The only consistent quality about the New York Times/CBS polling is its ridiculous sampling on party identification. Once again, the NYT/CBS poll tries to paint Democrats as unassailably popular and Republicans as losing ground, and once again they have to wildly oversample Democrats to make the argument. Their latest poll has a sixteen-point gap between the parties:
Americans have grown more optimistic about the economy and the direction of the country in the 11 weeks since President Obama was inaugurated, suggesting that he is enjoying some success in his critical task of rebuilding the nation’s confidence, according to the latest New York Times/CBS News poll.
These sometimes turbulent weeks — marked by new initiatives by Mr. Obama, attacks by Republicans and more than a few missteps by the White House — do not appear to have hurt the president. Americans said they approved of Mr. Obama’s handling of the economy, foreign policy, Iraq and Afghanistan; fully two-thirds said they approved of his overall job performance.
By contrast, just 31 percent of respondents said they had a favorable view of the Republican Party, the lowest in the 25 years the question has been asked in New York Times/CBS News polls.
It is not unusual for new presidents to enjoy a period of public support. Still, the durability of Mr. Obama’s support contrasts with that of some of his predecessors at the same point in their terms. It is also striking at a time when anxiety has gripped households across the country and Mr. Obama has alternately sought to rally Americans’ spirits and warn against economic collapse as he seeks Congressional support for his programs.
It’s not unusual for the Gray Lady to cook the numbers, either, to make sure their poll shows that support. This is the breakout in their demographics on page 23:
- Democrats – 39%
- Republicans – 23%
- Independents – 30%
In February, just a month earlier, they had Democrats at 36% and Republicans at 26% — still too low for the GOP, but only a ten-point gap. Now they want to argue that Democrats have pushed the partisan gap to 16 points in a single month? Not hardly, says Rasmussen:
In March, the number of Democrats in the nation fell two percentage points while the number of Republicans fell by half-a-point. Democrats continue to have a sizable advantage in terms of partisan identification, but the advantage is smaller than it’s been since December 2007.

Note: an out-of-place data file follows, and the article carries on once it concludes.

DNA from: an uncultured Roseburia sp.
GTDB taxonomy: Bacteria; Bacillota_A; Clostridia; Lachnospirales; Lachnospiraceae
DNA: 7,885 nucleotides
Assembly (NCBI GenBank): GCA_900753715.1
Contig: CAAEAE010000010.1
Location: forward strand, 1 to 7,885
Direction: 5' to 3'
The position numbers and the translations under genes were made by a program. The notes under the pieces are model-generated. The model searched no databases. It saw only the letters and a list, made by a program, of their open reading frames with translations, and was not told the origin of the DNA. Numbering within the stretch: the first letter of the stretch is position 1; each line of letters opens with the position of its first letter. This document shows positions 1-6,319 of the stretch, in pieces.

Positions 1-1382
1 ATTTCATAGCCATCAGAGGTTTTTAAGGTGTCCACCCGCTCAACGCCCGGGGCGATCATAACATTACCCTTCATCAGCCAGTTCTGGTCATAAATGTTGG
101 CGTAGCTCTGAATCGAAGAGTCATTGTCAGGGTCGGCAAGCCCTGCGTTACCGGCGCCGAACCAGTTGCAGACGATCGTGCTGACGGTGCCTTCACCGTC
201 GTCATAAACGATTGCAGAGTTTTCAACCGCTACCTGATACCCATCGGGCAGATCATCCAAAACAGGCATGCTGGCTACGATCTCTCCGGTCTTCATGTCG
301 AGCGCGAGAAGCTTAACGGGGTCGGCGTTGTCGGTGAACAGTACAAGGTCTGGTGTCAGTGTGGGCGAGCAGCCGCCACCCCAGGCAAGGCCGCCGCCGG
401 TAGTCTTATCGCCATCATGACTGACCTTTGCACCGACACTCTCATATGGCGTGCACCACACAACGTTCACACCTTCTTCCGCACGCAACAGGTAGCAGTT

Currently, 38.7% of Americans say they are Democrats. That’s down from 40.8% a month ago. It’s also the first time the Democratic total has slipped below the 40% mark since the Republican convention bounce last September. … In March, 33.2% of American adults say they are Republicans. That’s down from 33.6% a month ago. Over the past year, the number of Republicans has ranged from a low of 31.4% in April to a high of 34.4% in September.
In other words, the percentage has never been as low as 23%. Republicans lost the national election, but if they had dropped to 23% nationwide, Democrats would likely control over 300 seats in Congress and 70 seats in the Senate. Any poll using a 16-point gap between the parties is worthless.
Unfortunately, they’re not the only news agencies using ridiculous sampling to bolster their contentions of wild popularity for Barack Obama. Newsweek used a 19-point gap in its latest polling. CNN thus far has neglected to publish the internals of its poll. It’s just another round of dishonesty from the media.
Rasmussen has Obama’s polling at a more rational 58%, but then again, they don’t have an investment in Obama, Inc, as the media does.
Update: Jim Geraghty reminds us that in a highly successful electoral cycle, Democrats had an affiliation edge of …. seven percent.